And yet water scarcity is increasingly becoming a reality across the region. In summer months, wells become dry and groundwater dips as low as 22 metres. To ensure that people do not slip into their old habits, district magistrate Heera Lal launched a campaign Kuwon talabon mein paani layenge, Benda ko khush haal banayenge (We will revive the wells and ponds and make Banda prosperous).

Since April 2019, officials have been digging soak pits around hand pumps to reduce wastage of water. Rainwater harvesting structures are also being installed on tiled roofs to divert every drop of rain to nearby wells.

More than water availability, Singh is worried about the households that remain excluded from SBM. About 200 households in the village are without toilets. These were either left out during the baseline survey of 2012 or young families who are separated recently from their parents. “They continue to defecate in the open and could be a bad influence on the rest of the village residents,” said the swachhagrahi.

Dharmendra Pal, another ADO of Tindwari block, said his office received two lists (one of 79 households and the other of 23 households) for disbursement of funds for toilet construction. “One list has been approved and the work has started,” he said. 

Just 100 kilometres from Benda, across the Ganga, is Dalmau, a historical place in Raebareli district. Three villages in the block — Chak Malik Bhiti, Dalmau and Kahana — dotting the riverbank received special attention under SBM as well as the Centre’s another flagship programme Namami Gange. They were identified as Ganga Grams to ensure that excreta from the 2,300 households does not contaminate the waterbody.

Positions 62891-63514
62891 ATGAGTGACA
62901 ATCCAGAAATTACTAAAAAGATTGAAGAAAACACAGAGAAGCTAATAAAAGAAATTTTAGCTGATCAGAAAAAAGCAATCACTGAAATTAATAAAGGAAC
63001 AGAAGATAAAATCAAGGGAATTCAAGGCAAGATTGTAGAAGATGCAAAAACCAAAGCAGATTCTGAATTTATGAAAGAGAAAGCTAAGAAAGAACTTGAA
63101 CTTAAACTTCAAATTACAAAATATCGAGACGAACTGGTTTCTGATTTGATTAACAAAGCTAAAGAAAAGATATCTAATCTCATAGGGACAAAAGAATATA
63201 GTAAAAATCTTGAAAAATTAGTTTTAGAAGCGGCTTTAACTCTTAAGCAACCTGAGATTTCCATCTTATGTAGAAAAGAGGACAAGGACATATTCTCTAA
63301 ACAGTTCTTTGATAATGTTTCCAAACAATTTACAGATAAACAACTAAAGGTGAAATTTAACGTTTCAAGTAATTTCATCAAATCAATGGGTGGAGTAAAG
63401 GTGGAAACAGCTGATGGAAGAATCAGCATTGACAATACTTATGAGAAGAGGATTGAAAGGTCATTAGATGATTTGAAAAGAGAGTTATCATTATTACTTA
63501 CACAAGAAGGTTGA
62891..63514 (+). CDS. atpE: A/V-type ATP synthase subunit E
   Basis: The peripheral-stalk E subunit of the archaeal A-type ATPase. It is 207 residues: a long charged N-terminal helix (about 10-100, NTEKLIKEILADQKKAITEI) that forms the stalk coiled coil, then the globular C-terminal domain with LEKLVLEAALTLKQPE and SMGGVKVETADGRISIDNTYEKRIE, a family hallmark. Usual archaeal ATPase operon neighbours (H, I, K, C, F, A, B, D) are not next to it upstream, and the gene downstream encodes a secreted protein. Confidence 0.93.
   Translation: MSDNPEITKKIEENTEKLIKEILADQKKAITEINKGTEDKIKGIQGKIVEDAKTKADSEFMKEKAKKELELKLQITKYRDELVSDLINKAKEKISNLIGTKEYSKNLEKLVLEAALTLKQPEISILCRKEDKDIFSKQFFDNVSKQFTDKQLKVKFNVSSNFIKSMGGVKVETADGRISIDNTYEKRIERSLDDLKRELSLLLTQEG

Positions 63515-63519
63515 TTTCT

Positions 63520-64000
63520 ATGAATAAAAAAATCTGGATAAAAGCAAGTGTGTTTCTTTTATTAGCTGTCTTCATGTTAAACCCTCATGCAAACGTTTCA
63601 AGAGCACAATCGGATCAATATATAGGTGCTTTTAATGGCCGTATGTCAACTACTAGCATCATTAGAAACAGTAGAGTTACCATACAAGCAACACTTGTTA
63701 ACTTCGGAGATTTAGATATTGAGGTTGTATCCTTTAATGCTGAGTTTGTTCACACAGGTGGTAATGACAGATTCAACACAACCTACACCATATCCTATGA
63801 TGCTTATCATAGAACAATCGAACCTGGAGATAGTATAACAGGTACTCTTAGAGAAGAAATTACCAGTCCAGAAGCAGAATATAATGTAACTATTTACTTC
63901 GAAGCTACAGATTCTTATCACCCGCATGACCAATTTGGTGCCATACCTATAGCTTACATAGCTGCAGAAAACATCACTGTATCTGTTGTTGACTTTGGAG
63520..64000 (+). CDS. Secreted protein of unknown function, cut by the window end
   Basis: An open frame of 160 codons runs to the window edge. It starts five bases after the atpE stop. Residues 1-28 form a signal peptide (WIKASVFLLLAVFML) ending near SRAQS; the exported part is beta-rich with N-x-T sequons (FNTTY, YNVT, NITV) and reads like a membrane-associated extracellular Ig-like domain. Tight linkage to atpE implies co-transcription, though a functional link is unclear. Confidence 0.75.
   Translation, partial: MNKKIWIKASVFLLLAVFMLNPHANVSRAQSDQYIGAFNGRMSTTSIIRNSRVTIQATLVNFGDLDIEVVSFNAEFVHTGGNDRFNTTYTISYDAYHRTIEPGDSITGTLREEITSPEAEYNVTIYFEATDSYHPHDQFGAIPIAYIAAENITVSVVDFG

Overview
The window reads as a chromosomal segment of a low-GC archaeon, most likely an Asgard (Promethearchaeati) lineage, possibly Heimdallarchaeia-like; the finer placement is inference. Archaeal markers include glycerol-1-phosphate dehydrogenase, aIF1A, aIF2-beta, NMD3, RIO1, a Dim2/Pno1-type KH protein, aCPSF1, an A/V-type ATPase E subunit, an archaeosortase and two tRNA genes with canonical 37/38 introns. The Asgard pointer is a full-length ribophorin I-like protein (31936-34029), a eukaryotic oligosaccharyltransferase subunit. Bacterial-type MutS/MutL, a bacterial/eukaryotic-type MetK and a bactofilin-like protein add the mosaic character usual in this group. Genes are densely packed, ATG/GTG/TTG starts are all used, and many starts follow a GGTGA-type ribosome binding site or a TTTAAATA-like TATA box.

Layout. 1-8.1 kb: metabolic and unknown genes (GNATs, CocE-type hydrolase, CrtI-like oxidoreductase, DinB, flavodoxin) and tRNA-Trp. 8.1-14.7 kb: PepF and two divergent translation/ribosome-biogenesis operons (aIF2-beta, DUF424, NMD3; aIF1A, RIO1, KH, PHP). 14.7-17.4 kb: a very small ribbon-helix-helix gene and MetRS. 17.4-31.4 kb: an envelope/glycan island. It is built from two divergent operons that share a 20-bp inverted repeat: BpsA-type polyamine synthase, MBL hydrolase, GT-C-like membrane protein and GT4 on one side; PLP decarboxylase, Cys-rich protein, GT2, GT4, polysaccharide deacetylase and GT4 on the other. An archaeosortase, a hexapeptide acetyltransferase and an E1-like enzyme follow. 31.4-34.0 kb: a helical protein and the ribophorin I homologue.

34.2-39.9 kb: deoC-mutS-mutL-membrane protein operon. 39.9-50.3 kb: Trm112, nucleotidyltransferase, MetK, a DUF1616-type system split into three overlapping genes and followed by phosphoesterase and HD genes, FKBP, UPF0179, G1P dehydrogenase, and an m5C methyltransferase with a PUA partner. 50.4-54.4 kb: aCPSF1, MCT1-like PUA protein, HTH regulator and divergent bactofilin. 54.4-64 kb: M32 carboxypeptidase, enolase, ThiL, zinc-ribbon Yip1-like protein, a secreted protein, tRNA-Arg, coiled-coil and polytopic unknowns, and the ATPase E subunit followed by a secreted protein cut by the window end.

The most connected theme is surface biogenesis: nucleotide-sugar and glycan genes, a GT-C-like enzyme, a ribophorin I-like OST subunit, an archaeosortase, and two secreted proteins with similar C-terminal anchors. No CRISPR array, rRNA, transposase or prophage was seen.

Although the district has been declared ODF, Anita Yadav, gram sevak of Kahana, said 75 per cent of people in her village use toilets regularly. Most of them are the elderly, women and children.

Even with less toilet usage, water quality of the river and adjacent waterbodies has visibly improved, said Danawati, a resident of Chak Malik Bhiti, adding that children fall sick less frequently now.

 

Like several people in Uttar Pradesh's Ghorha gram panchayat, Kesh Kumari, 70, initially kept her toilet locked, saying that the sarpanch built it without consulting the community. She has now started using it as age has restricted her mobility. Photo: Vikas Choudhary

In neighbouring Amethi district, Ghorha village experienced an interesting turnaround. In August 2017, when Down To Earth (DTE) visited Ghorha, almost all the houses had toilets, but were locked.

Residents refused to use the toilets saying the sarpanch got those made without consulting the community. This time, after two years, DTE visited Ghorha again. “About 75 per cent of the residents now use toilets,” said Kesh Kumari, 70.

“Though I opposed the idea then, I realised its importance now as age has restricted my mobility,” said Sarpanch Dhruv Raj who has faced criticism since.

“There has been a steady increase in toilet usage by the village residents and the foremost reason for this is convenience at the doorstep,” added Raj.

He is now preparing a list of beneficiaries who were left out under SBM.